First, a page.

Can I keep believing in goodness?

It was the sentencing of Cardinal George Pell by Judge Peter Kidd that gave me some reassurance about goodness in the world this week. Not the length of the sentence or even that justice has been done, and I’m certainly not cawing about what might happen to Cardinal Pell in prison. It’s the way Judge Kidd carried out his daunting task. He laid claim to something we have long relied on churches to provide, justice tempered with mercy. It brought immense relief to me in what has been a long dark night since news of Pell’s conviction was announced.

The way sexual abuse has rocked the Catholic faith and our society to its foundations mirrors the way it has rocked my own life. I have a story—one in five women and one in ten men do—and like many of us betrayed by adults who were supposed to provide care in the Catholic church, it took me many years to tell my story. While we are focused on institutions right now, we well know that the vast majority of sexual abuse occurs in families. I doubt there is ever anything vanilla about it.

Many people have weighed in to say that when it came to Cardinal Pell, the sentence was too lenient, or not lenient enough. I overheard a cafe conversation between two women in which one was saying how he will get his just desserts in prison. The key witness in the trial, who as a boy was sexually assaulted by Cardinal Pell, made no comment about the length of the sentence other than to say his own life was not the life it would have been. I know what he means.

One of the most difficult issues for me, and it’s been a lifelong one pretty well, has been trusting adults in power. The betrayal in sexual abuse seems to get into our trust DNA and modify it and we spend a lot of time trying to fix it. I may be alone in this, but I need to believe there are good people and there is goodness in the world. It’s a fundamental pillar of my life that has had a good old shake at times.

In his sentencing, Judge Kidd brought a deep understanding of both the lifelong harm of sexual abuse—redefining power and its abuse in terms of any adult, any child, as it should be—but also the reality of the convicted perpetrator before him who is a human being. He cannot sentence him for crimes of his church but only for the crimes he has been found guilty of. He must take account of his age, failing health and the long and vilifying process he has faced. Judge Kidd will be reasonable, reasoned. He will take the task before him on his shoulders. It will not sit lightly.

Here then is the goodness I haven’t found in the media, which has screamed either cardinal sin or wrong verdict, the latter showing a total disregard for our judicial system and implying or stating frankly that a witness and victim of sexual assault was mistaken or lying. Judge Kidd swept all this human weakness aside to deal with the matter in front of him, these two boys, this archbishop.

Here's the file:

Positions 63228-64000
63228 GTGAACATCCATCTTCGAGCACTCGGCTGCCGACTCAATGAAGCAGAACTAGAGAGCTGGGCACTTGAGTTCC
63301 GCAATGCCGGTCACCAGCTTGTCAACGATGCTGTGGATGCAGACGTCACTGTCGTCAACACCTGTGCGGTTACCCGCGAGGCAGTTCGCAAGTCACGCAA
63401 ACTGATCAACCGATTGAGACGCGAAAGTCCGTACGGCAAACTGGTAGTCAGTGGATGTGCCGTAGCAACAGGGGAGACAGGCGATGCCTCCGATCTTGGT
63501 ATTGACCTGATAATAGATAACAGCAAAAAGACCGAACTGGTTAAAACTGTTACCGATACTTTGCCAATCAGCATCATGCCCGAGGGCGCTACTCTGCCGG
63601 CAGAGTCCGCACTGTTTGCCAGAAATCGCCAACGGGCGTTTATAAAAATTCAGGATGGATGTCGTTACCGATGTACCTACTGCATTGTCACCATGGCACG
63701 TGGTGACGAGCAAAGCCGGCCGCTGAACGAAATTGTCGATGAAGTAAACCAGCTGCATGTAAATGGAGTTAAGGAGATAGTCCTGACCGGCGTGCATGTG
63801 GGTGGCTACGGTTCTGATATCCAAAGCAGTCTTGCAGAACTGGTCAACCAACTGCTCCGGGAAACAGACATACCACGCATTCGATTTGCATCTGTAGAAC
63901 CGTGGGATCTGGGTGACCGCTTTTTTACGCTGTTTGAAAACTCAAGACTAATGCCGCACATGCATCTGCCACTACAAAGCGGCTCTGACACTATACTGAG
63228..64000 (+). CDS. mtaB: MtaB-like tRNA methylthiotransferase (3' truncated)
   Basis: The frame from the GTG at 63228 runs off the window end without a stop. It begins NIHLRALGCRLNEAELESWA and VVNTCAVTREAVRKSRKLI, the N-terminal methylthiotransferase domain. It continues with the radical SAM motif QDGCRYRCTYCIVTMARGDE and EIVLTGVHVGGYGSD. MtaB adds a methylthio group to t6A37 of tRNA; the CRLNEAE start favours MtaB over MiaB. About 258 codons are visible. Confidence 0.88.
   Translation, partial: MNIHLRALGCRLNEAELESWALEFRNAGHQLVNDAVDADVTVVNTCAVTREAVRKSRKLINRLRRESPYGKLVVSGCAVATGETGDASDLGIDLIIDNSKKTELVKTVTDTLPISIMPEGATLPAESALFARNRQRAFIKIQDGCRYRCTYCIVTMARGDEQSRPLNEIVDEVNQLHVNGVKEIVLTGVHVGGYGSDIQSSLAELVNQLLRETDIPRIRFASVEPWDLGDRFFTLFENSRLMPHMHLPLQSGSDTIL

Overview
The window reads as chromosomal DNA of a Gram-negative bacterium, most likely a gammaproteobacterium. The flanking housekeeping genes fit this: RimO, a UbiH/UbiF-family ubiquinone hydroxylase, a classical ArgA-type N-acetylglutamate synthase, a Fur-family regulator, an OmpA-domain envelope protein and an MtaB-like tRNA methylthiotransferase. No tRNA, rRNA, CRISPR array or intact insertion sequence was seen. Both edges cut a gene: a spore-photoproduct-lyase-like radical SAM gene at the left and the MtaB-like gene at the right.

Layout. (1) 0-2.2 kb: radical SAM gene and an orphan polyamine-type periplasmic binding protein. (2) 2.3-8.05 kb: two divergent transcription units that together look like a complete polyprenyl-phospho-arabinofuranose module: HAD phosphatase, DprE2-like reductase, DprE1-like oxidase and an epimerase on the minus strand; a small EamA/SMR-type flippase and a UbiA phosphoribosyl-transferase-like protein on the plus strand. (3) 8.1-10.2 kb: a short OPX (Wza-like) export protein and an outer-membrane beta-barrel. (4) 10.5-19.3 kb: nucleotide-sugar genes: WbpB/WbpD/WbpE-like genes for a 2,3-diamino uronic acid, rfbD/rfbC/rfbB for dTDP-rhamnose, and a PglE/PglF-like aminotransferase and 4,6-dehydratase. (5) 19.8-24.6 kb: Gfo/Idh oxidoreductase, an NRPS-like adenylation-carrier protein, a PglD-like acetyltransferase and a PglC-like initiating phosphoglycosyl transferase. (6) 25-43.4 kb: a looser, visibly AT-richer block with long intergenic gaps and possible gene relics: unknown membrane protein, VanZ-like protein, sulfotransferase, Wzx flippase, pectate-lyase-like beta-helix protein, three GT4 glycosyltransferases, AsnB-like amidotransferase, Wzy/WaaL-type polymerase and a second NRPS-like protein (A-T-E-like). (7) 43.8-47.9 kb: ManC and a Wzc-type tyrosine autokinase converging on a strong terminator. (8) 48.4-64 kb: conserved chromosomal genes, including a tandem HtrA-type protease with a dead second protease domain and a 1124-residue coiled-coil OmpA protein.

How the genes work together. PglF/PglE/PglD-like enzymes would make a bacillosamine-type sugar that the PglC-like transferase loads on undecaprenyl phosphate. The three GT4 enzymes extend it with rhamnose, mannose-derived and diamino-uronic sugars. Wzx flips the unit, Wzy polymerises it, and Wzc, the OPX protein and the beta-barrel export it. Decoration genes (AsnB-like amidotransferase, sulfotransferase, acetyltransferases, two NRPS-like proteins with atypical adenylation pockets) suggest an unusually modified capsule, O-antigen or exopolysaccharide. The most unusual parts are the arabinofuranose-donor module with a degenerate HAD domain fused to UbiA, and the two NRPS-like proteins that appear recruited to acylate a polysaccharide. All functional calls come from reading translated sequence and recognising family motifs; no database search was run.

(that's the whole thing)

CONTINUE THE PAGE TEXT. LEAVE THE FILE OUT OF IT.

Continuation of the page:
In The Merchant of Venice, Portia, in one of Shakespeare’s greatest speeches, calls for mercy from Shylock, who has a right to take a pound of flesh. Mercy blesses both the person who gives it and the person who takes it, she tells him. It is mightiest in the mightiest, she says. ‘Earthly power becomes like God’s when mercy seasons justice.’

Peter Kidd brought the authority of a secular world and that quality of mercy to his remarks this week. He reclaimed from the febrile media (his phrase) responsibility for telling the story of the trial and jury decision. He painted the picture we had not yet seen, those two boys, caught by the archbishop doing something they are afraid they will be in trouble for, afraid of this big powerful man, this representation of a god on earth, who with callous disregard across minutes and minutes sentences them to lifelong pain. We can see them crying, see them pleading with him to let them go. He tells them to stop crying as he continues to satisfy his odd hunger. We know he did this. A jury found he did. But we show mercy. Judge Kidd shows us how.

It is true that we witnessed a shift in the tectonic plates of our moral world this week. When he left the court, Cardinal George Pell bowed his head to Chief Judge Peter Kidd. In that final bow, the moral authority of the Catholic church left the world, like Sauron’s empire crumbling when the ring that ruled them all was cast into the Crack of Doom, a once great empire rotted from within. It may take time before it falls, and yet it has already fallen.

Later in the same week, school students showed the world they will take their stewardship of the planet more seriously than we their parents did, and on the same day a human decided to kill as many humans as he could while they were at prayer. I don’t know what comes next but for the moment I’ve decided to keep feeling reassured by the simple fact there is goodness in the world and we can be merciful if only we wish to.